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In The Workplace

Workplace racial discrimination in Mississippi

On Behalf of | Jul 29, 2022 | Discrimination |

In a state as diverse as Mississippi, it’s troubling to think that racial discrimination is still a reality in the workplace. Unfortunately, recent lawsuits filed against major corporations in the state paint a very different picture. The Equal Employment Opportunity Commission (EEOC) was created to protect Americans from such horrid practices. Hence, you can file a lawsuit against your employer in case they violate your rights.

Your constitutional rights as an employee in Mississippi

Title VII of the Civil Rights Act of 1964 protects employees from intentional discrimination based on race, color, sex, religion or national origin, as well as practices that can make someone feel discriminated against. If an employer violates this law, the court can order them to pay back wages, attorney fees, pain and suffering, and punitive damages.

You should also know that Mississippi is an “at-will” employment state. This means that, unless you have a contract specifying otherwise, your employer can fire you at any time without notice or cause, as long as this termination is lawful.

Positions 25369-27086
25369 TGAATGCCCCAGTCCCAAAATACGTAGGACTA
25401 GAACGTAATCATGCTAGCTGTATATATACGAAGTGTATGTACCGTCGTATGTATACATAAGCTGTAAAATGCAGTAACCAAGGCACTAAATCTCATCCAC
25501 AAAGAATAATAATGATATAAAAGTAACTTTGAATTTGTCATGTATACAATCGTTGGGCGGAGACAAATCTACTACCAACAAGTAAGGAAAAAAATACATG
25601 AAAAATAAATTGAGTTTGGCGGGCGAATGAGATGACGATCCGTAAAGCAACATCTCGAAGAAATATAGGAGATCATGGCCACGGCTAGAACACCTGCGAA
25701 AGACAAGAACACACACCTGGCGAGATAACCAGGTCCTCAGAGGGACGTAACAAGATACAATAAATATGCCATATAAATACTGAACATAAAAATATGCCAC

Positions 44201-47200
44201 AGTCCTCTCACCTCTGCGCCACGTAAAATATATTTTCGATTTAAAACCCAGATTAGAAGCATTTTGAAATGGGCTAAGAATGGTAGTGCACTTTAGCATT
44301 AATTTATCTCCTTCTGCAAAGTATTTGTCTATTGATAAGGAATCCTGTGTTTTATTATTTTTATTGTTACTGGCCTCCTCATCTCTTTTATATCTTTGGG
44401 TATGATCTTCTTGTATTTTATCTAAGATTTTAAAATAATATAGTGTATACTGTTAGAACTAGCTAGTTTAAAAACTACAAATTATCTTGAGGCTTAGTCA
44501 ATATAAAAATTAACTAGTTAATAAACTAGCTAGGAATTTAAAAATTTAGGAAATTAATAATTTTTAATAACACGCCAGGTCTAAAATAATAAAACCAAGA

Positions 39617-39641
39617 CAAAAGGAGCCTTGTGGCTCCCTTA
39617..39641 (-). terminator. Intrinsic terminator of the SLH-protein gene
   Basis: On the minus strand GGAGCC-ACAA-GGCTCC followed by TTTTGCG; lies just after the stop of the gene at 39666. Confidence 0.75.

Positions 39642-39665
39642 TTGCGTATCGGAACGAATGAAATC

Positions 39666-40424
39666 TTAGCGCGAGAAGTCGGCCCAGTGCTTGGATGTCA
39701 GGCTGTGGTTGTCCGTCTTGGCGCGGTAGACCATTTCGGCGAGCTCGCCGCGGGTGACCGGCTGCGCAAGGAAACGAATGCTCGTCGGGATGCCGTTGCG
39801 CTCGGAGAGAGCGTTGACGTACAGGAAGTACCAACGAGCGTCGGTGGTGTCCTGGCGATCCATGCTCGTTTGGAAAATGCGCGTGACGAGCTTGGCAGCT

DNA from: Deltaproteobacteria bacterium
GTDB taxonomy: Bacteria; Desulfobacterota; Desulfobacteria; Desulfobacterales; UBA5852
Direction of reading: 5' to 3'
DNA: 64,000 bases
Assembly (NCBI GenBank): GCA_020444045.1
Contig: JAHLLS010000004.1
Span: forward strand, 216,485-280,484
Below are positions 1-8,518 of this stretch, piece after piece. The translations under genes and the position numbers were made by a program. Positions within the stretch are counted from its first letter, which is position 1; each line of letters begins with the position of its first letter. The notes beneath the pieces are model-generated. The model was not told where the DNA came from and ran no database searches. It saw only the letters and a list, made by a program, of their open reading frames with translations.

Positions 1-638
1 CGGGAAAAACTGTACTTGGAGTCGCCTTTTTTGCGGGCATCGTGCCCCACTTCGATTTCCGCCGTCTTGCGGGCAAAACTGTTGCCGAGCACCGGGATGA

The reality of racial discrimination in Mississippi

While it is against the law to discriminate against someone based on their race, this does not mean that it does not happen. For example, a recent EEOC case against Danny’s Of Jackson, LLC in Mississippi federal court returned a verdict in favor of the five black dancers that were egregiously discriminated against. The verdict included compensatory damages to a tune of $1.68 million, $1.5 million in punitive damages and $130,550 in backpay.

If you suspect discrimination

If you think that you have been the victim of racial discrimination at work, the first thing you should do is gather as much evidence as possible. This includes keeping a record of any discriminatory comments made by your employer or co-workers, as well as dates and times when this occurred. If possible, try to get witnesses who can corroborate your story.

Next, file a complaint with the Equal Employment Opportunity Commission (EEOC). The EEOC is responsible for investigating claims of discrimination, and they will determine whether or not your case has merit. If they find that discrimination did occur, they may file a lawsuit on your behalf.

Racial discrimination in the workplace is a reality that no one should have to face. The law can be a powerful weapon to stop such vile acts.